The Kirkland native certainly made the most out of her final season for the Huskies and she didn’t miss a step along the way. The two-time captain helped lead the Dawgs to a third-place finish in the Pac-12 while taking down WSU in Pullman for the first time in 15 years.
Aerial is an online training program that helps coaches and athletes practice the correct use of the head in soccer.
“There’s a rule for children that are 11 years old or younger, you’re not allowed to head the ball,” explained Sekyra. “There is no current protocol to teach girls to head the ball, there’s not a program for explaining what aerial challenges are supposed to look like.”
Because of her unique experience as a student-athlete and elite soccer player, Sekyra was able to add valuable insight on the program, helping develop it into a more comprehensive and effective system.
“When I got there, the first phase of the program had been developed and I worked on modifying it to take it to the next level,” explained Sekyra. “I got to assess what the second phase should look like for research and user experience.”
The program has mostly been in the research phase as the institute finds the best ways to finalize the training and prepare it for use by customers. Sekyra made impactful advancements on Aerial, but it wasn’t the only project she worked on.
“I also got to help out and do some work with The Daily Mile,” said the fifth-year senior. The Daily Mile is a fun, free, and simple children’s health initiative that gets kids to run or jog at their own pace for 15 minutes every day. “Due to significant budget cuts in public school physical education, children in elementary schools are often left inactive without physical activities during the school day.
“This is a challenge and a chance to help kids be active every day. It’s simply 15 minutes a day when kids get out and run,” said Sekyra.
“I worked on this in the office and did some observations at Lynndale Elementary in the Edmonds School District where I recorded statistics and heard feedback on the program from teachers.”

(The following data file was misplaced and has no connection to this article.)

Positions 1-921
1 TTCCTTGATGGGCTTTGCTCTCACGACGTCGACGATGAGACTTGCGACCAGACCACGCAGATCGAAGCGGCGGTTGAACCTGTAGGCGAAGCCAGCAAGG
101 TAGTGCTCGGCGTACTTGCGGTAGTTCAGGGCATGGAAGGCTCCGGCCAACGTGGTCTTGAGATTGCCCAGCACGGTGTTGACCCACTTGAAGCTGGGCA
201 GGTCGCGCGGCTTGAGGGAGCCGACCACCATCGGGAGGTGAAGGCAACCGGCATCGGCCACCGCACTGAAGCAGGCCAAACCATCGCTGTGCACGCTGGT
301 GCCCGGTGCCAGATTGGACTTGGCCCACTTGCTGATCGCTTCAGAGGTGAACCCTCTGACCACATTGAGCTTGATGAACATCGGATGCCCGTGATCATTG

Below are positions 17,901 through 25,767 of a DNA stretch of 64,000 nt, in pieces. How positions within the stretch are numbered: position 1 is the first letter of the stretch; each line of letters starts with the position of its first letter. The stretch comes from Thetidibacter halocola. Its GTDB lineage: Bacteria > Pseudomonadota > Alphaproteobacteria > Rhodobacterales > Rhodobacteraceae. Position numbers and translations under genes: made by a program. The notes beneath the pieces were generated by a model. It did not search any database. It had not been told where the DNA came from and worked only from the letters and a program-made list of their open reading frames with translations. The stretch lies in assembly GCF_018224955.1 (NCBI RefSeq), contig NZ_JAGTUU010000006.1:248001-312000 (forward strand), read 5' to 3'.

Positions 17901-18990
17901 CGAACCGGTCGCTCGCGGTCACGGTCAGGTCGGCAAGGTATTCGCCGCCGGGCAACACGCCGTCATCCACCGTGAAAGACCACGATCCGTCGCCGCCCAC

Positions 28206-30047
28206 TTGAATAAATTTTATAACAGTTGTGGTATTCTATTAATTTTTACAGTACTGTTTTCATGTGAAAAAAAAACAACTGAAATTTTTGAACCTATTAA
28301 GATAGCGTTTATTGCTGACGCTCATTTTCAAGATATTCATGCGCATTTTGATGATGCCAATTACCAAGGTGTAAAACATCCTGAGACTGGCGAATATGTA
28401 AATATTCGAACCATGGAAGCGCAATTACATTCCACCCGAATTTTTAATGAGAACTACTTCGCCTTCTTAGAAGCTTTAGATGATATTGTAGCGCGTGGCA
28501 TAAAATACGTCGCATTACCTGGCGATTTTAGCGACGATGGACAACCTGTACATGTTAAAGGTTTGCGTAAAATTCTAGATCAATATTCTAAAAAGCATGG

Working on multiple important projects made Sekyra enjoy every minute at The Sports Institute. What she loved most of all was the responsibility her coworkers gave her and the impact she knew she was able to leave.
“It was pretty cool how much ownership and trust was given to me, I really wasn’t just running coffee,” said Sekyra. “I was a part of the team and made impactful contributions that were appreciated by the whole group.”
With a degree in biology and solid work experience, Sekyra seems perfectly prepared to begin her post-athletic career. She isn’t ready to hang up her cleats just yet, however.
“I signed a professional contract for a first division team in Iceland,” said Sekyra. “I’m looking forward to playing at that level. I’m open-minded, if I love it then I am super willing to play more.
“For a long time, I had been concerned I would never find passion like I found in soccer. But being at UWand getting this internship opportunity has made me confident in what I am passionate about besides soccer,” said Sekyra. “I think it’s tough for lots of athletes and I’m happy to be excited about what’s to come.”
For more information on The Sports Institute at UW Medicine and the Husky Fellowship, visit thesportsinstitute.com or follow @thesportsinstUW on Twitter and Instagram.
“For a long time, I had been concerned I would never find passion like I found in soccer. But being at UW and getting this internship opportunity has made me confident in what I am passionate about besides soccer.”